Establishment of an in vitro transcription system for Peste des petits ruminant virus
Virology Journal volume 9, Article number: 302 (2012)
Peste-des-petits ruminants virus (PPRV) is a non segmented negative strand RNA virus of the genus Morbillivirus within Paramyxoviridae family. Negative strand RNA viruses are known to carry nucleocapsid (N) protein, phospho (P) protein and RNA polymerase (L protein) packaged within the virion which possess all activities required for transcription, post-transcriptional modification of mRNA and replication. In order to understand the mechanism of transcription and replication of the virus, an in vitro transcription reconstitution system is required. In the present work, an in vitro transcription system has been developed with ribonucleoprotein (RNP) complex purified from virus infected cells as well as partially purified recombinant polymerase (L-P) complex from insect cells along with N-RNA (genomic RNA encapsidated by N protein) template isolated from virus infected cells.
RNP complex isolated from virus infected cells and recombinant L-P complex purified from insect cells was used to reconstitute transcription on N-RNA template. The requirement for this transcription reconstitution has been defined. Transcription of viral genes in the in vitro system was confirmed by PCR amplification of cDNAs corresponding to individual transcripts using gene specific primers. In order to measure the relative expression level of viral transcripts, real time PCR analysis was carried out. qPCR analysis of the transcription products made in vitro showed a gradient of polarity of transcription from 3’ end to 5’ end of the genome similar to that exhibited by the virus in infected cells.
This report describes for the first time, the development of an in vitro transcription reconstitution system for PPRV with RNP complex purified from infected cells and recombinant L-P complex expressed in insect cells. Both the complexes were able to synthesize all the mRNA species in vitro, exhibiting a gradient of polarity in transcription.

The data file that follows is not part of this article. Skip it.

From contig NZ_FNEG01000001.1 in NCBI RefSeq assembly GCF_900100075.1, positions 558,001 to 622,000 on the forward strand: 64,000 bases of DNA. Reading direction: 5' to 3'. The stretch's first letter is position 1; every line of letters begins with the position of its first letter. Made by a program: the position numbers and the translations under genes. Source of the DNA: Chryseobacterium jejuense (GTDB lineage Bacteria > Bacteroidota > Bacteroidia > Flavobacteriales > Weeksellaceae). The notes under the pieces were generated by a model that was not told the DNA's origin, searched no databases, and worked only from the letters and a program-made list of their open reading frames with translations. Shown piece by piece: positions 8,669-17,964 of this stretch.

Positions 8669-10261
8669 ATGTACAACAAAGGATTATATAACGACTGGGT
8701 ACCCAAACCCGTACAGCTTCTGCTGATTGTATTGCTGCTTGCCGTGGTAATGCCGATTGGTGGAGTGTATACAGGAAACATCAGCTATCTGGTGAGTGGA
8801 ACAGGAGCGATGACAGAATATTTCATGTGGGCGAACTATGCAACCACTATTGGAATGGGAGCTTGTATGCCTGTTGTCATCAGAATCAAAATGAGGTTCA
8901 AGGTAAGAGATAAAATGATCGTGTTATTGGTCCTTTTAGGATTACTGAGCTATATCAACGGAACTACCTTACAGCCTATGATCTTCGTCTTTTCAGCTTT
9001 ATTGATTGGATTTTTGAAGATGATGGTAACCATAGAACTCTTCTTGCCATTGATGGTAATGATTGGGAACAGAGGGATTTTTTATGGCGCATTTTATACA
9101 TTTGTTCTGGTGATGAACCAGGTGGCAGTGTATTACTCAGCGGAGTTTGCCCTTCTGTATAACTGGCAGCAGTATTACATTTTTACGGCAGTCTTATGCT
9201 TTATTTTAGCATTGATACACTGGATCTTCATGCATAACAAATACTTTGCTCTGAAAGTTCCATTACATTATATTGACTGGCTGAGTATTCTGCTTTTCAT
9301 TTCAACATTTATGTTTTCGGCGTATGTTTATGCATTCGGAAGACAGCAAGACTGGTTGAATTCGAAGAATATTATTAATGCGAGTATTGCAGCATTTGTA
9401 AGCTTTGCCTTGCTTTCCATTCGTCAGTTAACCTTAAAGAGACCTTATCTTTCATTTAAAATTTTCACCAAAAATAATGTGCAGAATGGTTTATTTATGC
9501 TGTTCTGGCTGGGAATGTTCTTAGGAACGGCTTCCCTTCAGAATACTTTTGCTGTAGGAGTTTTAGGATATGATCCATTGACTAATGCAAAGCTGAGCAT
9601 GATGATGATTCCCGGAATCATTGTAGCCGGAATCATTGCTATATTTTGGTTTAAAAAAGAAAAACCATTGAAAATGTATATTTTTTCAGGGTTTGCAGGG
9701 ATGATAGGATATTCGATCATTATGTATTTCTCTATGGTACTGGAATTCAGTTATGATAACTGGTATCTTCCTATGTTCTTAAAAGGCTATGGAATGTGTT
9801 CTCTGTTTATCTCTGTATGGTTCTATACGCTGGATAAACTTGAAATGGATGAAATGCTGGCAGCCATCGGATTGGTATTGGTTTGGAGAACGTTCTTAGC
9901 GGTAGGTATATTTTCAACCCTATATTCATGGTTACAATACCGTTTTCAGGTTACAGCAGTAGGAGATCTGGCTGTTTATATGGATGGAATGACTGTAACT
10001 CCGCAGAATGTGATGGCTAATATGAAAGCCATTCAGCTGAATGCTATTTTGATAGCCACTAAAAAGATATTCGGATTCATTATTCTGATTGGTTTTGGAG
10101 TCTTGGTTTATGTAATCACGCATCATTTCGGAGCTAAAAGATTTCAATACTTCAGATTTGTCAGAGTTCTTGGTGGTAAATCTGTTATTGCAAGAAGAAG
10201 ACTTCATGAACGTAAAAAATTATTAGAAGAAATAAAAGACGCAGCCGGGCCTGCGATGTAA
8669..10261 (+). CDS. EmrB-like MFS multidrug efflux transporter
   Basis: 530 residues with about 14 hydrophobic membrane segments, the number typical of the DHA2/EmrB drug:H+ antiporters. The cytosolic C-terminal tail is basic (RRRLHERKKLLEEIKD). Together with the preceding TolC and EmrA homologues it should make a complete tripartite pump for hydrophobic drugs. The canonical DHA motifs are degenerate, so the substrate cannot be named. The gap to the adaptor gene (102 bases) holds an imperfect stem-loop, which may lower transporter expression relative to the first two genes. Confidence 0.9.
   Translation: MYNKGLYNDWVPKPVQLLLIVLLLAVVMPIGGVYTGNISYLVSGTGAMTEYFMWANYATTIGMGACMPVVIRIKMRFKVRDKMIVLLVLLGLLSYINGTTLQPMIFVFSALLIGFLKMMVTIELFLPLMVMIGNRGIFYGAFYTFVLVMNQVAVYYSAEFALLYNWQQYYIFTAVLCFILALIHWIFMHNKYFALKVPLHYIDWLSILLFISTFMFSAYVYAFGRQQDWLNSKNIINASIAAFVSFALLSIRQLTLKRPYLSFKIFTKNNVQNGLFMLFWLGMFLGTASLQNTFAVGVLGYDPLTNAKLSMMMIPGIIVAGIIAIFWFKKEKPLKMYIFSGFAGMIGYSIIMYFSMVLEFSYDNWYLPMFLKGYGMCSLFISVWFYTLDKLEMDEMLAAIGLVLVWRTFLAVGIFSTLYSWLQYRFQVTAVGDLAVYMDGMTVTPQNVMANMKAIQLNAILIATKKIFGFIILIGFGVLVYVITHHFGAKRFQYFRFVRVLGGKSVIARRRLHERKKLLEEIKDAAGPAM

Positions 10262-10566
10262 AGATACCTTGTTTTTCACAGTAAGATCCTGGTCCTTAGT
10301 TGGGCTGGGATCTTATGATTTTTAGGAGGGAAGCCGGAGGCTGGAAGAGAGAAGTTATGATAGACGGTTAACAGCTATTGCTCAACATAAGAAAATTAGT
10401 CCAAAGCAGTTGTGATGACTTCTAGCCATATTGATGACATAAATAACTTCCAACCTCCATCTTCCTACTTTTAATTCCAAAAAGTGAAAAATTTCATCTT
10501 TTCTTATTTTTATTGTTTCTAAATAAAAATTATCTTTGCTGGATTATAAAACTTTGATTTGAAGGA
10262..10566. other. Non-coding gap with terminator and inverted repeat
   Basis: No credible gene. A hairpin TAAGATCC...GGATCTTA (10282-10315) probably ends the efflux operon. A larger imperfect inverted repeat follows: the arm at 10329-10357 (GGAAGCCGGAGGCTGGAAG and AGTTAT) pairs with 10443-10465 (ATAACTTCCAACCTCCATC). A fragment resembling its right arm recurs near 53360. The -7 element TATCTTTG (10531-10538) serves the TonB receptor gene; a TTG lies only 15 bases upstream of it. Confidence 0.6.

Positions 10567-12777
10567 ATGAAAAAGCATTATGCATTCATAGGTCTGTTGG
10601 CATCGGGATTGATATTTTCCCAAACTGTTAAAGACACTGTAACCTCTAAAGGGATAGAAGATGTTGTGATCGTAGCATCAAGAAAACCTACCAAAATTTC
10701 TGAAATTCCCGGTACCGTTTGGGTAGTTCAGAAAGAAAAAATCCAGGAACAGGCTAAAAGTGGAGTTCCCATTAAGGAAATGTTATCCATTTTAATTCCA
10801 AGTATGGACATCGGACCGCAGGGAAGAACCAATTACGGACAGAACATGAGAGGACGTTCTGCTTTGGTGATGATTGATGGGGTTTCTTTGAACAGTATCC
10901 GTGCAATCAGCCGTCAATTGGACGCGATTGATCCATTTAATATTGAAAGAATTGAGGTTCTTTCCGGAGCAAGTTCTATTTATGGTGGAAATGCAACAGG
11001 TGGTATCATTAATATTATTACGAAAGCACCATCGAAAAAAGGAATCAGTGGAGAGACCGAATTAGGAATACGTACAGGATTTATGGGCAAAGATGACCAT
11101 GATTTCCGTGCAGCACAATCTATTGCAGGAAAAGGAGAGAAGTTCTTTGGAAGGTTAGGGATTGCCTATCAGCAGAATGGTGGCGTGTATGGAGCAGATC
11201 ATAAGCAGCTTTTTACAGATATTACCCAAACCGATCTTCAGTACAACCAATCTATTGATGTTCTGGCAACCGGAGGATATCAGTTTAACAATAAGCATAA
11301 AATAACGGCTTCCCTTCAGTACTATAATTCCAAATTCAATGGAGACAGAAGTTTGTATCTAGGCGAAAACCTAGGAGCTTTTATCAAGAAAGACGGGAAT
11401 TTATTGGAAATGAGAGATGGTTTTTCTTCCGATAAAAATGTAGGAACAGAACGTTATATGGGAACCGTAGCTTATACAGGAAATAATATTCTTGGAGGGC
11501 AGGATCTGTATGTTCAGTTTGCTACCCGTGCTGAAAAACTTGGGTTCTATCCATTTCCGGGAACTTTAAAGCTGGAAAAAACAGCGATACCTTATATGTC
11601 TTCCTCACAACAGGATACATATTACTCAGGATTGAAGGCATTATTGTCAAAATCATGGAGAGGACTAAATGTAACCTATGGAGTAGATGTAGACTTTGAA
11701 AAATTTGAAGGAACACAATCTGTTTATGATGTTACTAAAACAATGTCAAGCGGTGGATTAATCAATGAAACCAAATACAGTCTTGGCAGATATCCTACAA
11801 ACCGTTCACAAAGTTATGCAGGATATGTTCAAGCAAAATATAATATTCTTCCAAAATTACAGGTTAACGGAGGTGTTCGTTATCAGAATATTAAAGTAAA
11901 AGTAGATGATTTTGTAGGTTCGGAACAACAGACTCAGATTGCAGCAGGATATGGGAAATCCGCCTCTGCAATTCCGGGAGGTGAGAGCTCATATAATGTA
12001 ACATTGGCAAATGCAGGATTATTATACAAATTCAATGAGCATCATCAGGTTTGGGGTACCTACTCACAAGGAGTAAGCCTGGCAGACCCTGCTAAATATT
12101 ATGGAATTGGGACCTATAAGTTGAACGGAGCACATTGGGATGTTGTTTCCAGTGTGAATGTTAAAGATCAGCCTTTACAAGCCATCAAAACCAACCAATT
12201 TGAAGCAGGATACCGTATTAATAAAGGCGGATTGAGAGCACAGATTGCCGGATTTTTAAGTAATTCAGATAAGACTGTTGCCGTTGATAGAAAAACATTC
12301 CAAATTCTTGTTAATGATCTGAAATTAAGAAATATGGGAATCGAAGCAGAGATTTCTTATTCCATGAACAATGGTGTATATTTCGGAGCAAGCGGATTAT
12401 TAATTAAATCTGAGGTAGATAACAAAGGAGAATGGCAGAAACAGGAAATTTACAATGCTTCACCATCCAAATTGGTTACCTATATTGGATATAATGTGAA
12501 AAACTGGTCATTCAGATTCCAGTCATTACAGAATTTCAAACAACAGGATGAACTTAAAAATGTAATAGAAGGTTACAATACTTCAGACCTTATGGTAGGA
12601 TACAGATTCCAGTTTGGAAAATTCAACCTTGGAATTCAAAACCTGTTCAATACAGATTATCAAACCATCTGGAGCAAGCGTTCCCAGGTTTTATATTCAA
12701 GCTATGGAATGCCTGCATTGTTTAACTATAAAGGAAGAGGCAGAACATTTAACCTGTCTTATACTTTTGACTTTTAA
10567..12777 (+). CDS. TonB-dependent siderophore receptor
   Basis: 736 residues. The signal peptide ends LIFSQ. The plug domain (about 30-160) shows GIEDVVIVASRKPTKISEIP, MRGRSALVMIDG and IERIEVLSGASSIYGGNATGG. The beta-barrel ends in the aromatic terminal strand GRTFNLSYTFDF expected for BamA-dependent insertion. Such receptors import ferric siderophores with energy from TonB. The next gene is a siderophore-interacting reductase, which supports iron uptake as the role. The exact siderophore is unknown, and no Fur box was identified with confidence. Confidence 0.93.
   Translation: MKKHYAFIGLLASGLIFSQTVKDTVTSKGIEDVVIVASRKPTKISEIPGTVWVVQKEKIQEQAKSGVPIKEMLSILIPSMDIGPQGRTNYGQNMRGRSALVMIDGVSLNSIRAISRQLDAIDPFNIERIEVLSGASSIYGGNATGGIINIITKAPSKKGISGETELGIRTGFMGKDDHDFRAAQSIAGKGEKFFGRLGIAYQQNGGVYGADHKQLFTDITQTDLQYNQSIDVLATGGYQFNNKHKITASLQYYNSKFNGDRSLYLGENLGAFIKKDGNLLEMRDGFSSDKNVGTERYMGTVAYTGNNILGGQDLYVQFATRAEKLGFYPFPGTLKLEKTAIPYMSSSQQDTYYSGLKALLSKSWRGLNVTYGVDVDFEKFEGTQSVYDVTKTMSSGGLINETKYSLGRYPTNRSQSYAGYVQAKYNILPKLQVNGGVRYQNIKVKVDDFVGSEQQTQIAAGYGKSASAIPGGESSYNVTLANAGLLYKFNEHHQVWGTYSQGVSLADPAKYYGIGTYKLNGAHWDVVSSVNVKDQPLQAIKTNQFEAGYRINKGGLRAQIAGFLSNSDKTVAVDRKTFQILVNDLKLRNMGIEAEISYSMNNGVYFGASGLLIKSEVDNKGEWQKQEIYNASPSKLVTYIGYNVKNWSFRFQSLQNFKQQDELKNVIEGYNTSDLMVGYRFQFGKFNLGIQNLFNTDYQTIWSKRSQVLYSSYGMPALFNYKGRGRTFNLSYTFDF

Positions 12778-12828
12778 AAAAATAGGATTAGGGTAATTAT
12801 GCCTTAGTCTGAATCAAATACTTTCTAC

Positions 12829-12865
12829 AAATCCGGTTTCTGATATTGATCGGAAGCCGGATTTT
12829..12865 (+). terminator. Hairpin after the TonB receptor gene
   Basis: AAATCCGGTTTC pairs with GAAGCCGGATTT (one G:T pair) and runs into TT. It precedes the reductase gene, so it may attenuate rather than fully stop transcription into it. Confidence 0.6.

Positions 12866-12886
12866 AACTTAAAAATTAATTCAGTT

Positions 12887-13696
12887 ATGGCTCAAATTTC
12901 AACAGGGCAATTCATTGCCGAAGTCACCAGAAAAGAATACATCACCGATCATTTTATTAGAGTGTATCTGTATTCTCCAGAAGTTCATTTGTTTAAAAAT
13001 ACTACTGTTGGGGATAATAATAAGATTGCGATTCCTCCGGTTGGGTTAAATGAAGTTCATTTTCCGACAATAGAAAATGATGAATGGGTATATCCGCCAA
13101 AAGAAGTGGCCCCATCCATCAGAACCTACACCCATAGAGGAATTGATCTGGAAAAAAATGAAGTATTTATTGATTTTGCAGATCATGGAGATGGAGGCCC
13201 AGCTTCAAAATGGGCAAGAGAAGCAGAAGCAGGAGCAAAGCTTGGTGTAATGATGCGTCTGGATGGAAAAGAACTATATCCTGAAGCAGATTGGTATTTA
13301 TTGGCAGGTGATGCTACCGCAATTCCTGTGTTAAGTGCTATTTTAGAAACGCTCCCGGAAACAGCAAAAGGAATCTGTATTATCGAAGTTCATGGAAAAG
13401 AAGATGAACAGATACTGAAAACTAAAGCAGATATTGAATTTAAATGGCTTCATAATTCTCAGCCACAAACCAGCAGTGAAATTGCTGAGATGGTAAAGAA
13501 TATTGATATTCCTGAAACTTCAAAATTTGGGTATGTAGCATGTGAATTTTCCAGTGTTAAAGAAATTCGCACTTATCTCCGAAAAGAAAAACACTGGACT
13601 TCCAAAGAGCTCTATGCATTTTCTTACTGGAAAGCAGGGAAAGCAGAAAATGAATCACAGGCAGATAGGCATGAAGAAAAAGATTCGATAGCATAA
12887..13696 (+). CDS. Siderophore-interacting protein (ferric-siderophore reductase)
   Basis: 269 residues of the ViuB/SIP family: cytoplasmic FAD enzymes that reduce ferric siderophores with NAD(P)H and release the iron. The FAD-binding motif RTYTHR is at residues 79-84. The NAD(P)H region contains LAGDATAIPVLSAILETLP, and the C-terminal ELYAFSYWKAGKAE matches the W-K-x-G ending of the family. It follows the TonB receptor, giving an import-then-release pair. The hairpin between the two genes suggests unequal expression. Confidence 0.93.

Peste-des-petits ruminants virus (PPRV), the causal agent of peste-des-petits ruminants (PPR) disease, belongs to the genus Morbillivirus within the Paramyxoviridae family. The genomes of paramyxoviruses encode six transcription units from which mRNAs coding for both structural and non-structural proteins are generated. Located at the 3’ end of the genome is genomic promoter (GP) region also referred to as the leader region, which is followed by transcription units for N, P, M, F, H and L and ends in the antigenome promoter (AGP) or trailer region at the 5’ end of the genome . The genomic and antigenomic regions are known to play critical roles in initiation of transcription. N protein is essential for encapsidation of the viral genomic RNA which acts as a template for transcription and replication by RNA dependent RNA polymerase (RdRp) complex. L protein itself is not able to recognize and carry out transcription or replication of viral genome encapsidated by N protein. P protein forms an essential component of RdRp and acts as a bridge between N-RNA and L protein [1, 2]. For rinderpest virus, our earlier work has shown that the negative sense RNA genome encapsidated by N protein (N-RNA) along with phosphoprotein (P) and large polymerase (L) form the minimal transcription unit of the virus [3–5]. In order to study transcriptional and post-transcriptional activities associated with L protein, a reconstitution system of in vitro transcription is required. This has been achieved only for Rinderpest virus among morbilliviruses . Further, employing a minigenome transcription-replication system, it has been shown that mutations in the GDNQ motif in L protein of rinderpest virus results in the inactivation of its polymerase activity in vitro as well as ex vivo.